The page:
When Nintendo confirmed that it'd be running lobbies and voice chat through a dedicated smartphone app there were plenty of critical remarks online. As a site we followed the line of a wait and see approach, but as crazy Hori workarounds and limited details emerged there was the whiff of a messy launch, and here it is.
The Nintendo Switch Online app is up and running and, to start with the positives, the undoubted high-point is the Splatoon 2 area - Splatnet 2 - which is actually rather neat. It rapidly updates with your in-game data and you can see fun details and even work towards rewards. This hub informs us of stage rotations and events, and has a handy item store where players can buy clothing and gear that'll then pop up in the game. It all works, and very much represents the best of how the Nintendo Account infrastructure is supposed to operate.
The voice chat solution also works, in that it connects instantly with your game and does allow for private lobbies and chat. Unlike Splatnet 2, however, the end result is not desirable. It's awkward, terribly barebones and unintuitive. In fact, to be blunt, I thinks it's rubbish, and that's not a term I use often when referencing a Nintendo product. Our man on YouTube - Alex - also feels largely the same way and goes into this in the video below.
Nintendo - and presumably DeNA - have launched a functional service, but we're seeing just why some scorned the idea in the first place, with further omissions muddying the water further. To start on the latter, it fails to do what's needed to help players find friends to play quickly and efficiently. Yes, you can view your system and social media friends, but it's hard to tell if they're online and actually playing the game - there's no 'status' to see in the app. You can send out a handful of requests as a test and nothing happens, because those that get notified aren't actually in a position to play. Oh, and they can't reply in the app to tell you that with a text message, so you just stare at an empty room. They'll have to reply through other means, ie non-Nintendo apps and social media.
None of this was with a headset in my case, either, just dabbling with the phone nearby while playing the game. Yet when you voice chat on another console or want to get a lobby going, you do it all on the system and there are profile indicators for whether your friends are online and in-the-game. With this Switch workaround you have the external device and can't tell who's playing and would potentially like to team up. You send out invites blind unless you HOME menu out of the lobby (on the Switch) and go into your user profile area. Do that, see if anyone's playing Splatoon 2 (heck, they could be settled in for a bit in the single player campaign), send an invite in the app and hope for the best. If they join you can have a chat and play a private match, if they don't then you just stare at your phone while feeling a bit lonely. It's no wonder that so many are just saying they'll keep using Discord / Skype / anything else to catch up with friends, as at least they have multiple messaging options (including text messages).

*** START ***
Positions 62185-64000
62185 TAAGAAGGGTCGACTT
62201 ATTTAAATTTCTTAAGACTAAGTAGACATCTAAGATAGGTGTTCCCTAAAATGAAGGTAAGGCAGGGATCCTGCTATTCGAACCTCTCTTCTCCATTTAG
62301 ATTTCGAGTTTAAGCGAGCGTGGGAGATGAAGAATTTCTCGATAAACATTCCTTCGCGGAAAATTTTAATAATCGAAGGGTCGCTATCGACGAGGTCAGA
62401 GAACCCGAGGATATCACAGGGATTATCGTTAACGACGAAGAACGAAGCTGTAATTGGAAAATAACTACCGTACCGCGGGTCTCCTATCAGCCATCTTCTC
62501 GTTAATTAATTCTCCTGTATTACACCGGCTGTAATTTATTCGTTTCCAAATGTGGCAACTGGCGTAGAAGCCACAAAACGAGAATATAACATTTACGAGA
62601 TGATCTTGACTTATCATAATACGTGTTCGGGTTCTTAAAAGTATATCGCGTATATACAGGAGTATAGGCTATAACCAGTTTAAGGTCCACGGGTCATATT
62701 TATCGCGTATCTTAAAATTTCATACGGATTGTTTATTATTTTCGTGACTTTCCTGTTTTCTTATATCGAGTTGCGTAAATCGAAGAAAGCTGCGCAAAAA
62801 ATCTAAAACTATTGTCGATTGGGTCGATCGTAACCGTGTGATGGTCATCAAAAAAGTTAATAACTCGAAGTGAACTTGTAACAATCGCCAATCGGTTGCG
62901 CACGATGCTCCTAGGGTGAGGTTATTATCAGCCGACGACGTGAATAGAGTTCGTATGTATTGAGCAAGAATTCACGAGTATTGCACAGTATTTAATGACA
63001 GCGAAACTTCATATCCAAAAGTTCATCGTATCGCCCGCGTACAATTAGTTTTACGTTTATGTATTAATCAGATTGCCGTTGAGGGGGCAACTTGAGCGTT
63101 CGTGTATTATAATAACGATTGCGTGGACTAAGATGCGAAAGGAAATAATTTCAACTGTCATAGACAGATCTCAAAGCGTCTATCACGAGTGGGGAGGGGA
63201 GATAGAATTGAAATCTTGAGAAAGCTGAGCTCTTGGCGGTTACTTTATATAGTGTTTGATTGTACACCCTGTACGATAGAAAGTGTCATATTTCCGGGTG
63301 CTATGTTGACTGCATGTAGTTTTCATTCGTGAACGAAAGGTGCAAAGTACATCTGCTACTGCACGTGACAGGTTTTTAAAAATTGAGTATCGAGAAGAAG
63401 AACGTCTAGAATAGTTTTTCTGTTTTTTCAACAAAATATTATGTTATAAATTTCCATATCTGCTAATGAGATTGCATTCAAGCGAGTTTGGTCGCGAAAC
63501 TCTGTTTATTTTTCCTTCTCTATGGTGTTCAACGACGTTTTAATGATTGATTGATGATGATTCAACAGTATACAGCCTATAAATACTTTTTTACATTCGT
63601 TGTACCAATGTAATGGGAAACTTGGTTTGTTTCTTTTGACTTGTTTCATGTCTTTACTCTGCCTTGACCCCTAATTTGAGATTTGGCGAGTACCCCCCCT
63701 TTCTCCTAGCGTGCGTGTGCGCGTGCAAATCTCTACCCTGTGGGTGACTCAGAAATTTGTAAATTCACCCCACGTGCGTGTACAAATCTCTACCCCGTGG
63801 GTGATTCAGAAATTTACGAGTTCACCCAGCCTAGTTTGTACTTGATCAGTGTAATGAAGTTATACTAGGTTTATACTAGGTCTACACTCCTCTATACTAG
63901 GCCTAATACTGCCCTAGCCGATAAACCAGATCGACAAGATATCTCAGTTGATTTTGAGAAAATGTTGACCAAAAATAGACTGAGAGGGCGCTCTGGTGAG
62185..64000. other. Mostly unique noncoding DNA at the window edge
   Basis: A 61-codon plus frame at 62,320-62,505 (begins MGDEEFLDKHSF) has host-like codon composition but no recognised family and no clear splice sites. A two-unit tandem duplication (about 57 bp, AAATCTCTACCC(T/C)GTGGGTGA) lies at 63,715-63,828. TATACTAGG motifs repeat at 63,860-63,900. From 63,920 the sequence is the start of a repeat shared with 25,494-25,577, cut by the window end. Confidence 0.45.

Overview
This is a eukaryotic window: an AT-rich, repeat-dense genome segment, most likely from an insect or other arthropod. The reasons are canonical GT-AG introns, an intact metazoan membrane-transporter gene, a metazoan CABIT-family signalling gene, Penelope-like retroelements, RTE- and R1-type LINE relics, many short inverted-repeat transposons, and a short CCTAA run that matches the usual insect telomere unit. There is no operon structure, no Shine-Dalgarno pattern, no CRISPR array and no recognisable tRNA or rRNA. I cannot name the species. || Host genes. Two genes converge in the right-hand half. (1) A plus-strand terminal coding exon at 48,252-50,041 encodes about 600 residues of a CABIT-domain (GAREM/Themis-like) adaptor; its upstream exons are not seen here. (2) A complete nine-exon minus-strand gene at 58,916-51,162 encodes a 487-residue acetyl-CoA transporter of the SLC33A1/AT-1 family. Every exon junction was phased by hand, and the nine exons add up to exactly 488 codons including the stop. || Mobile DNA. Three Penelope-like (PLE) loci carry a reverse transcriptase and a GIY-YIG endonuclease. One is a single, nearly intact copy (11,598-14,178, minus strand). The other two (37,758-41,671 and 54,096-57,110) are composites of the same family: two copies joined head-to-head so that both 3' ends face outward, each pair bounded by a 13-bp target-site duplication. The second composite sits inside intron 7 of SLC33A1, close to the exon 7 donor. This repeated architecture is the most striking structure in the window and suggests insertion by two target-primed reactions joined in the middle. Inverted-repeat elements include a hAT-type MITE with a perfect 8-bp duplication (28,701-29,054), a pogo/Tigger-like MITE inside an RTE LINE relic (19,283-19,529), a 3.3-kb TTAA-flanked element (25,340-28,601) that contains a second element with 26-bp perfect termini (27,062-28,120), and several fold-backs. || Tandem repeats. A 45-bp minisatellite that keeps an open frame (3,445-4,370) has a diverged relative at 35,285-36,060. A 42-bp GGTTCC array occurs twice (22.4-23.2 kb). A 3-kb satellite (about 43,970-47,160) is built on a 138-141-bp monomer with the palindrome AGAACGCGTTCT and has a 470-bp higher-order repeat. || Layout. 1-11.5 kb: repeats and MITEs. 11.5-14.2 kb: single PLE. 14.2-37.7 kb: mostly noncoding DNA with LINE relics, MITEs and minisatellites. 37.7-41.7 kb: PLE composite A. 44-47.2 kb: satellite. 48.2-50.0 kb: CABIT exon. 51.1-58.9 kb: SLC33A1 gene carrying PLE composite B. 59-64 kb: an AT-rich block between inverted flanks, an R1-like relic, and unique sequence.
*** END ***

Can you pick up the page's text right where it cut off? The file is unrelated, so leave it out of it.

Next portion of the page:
So Nintendo's solution is functional, just about, but unintuitive.
The irony is that, actually, Nintendo has supported really good voice chat in the past, but few remember. Because of the built-in mics on the 3DS and Wii U GamePad there were a few cases where chat was intuitive, sorted out in-game and needed no headset or accessories. It's long forgotten now but Heroes of Ruin had in-game voice chat on 3DS; the quality was average but it worked. On Wii U we had Monster Hunter 3 Ultimate as the gold standard, as you could use the GamePad to chat without a headset. A number of games also supported headsets that you'd plug into the controller, and I recall some sessions in the humorously buggy online co-op of Tom Clancy's Splinter Cell Blacklist where I would chat and laugh with a friend about the game kicking us out of a level after an hour of careful play.